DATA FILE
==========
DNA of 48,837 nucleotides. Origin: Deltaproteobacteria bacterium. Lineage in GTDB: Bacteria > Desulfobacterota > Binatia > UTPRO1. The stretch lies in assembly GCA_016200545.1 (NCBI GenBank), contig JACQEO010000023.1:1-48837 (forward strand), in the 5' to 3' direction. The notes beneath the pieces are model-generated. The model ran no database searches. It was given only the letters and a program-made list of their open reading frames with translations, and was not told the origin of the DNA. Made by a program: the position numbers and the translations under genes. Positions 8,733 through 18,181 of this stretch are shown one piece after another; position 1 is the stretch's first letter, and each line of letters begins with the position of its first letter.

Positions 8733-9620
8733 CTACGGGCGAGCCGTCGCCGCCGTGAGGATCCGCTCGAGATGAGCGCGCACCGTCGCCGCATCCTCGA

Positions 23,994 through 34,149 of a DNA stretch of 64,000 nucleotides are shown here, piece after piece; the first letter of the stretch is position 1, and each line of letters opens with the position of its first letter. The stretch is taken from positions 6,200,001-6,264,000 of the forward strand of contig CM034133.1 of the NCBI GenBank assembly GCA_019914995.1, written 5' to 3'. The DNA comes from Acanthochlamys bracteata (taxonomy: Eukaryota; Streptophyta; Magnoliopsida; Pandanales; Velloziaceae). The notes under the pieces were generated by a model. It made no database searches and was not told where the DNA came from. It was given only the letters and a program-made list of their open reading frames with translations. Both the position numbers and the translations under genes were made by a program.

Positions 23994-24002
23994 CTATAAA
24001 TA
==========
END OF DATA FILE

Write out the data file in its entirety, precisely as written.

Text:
DNA of 48,837 nucleotides. Origin: Deltaproteobacteria bacterium. Lineage in GTDB: Bacteria > Desulfobacterota > Binatia > UTPRO1. The stretch lies in assembly GCA_016200545.1 (NCBI GenBank), contig JACQEO010000023.1:1-48837 (forward strand), in the 5' to 3' direction. The notes beneath the pieces are model-generated. The model ran no database searches. It was given only the letters and a program-made list of their open reading frames with translations, and was not told the origin of the DNA. Made by a program: the position numbers and the translations under genes. Positions 8,733 through 18,181 of this stretch are shown one piece after another; position 1 is the stretch's first letter, and each line of letters begins with the position of its first letter.

Positions 8733-9620
8733 CTACGGGCGAGCCGTCGCCGCCGTGAGGATCCGCTCGAGATGAGCGCGCACCGTCGCCGCATCCTCGA

Positions 23,994 through 34,149 of a DNA stretch of 64,000 nucleotides are shown here, piece after piece; the first letter of the stretch is position 1, and each line of letters opens with the position of its first letter. The stretch is taken from positions 6,200,001-6,264,000 of the forward strand of contig CM034133.1 of the NCBI GenBank assembly GCA_019914995.1, written 5' to 3'. The DNA comes from Acanthochlamys bracteata (taxonomy: Eukaryota; Streptophyta; Magnoliopsida; Pandanales; Velloziaceae). The notes under the pieces were generated by a model. It made no database searches and was not told where the DNA came from. It was given only the letters and a program-made list of their open reading frames with translations. Both the position numbers and the translations under genes were made by a program.

Positions 23994-24002
23994 CTATAAA
24001 TA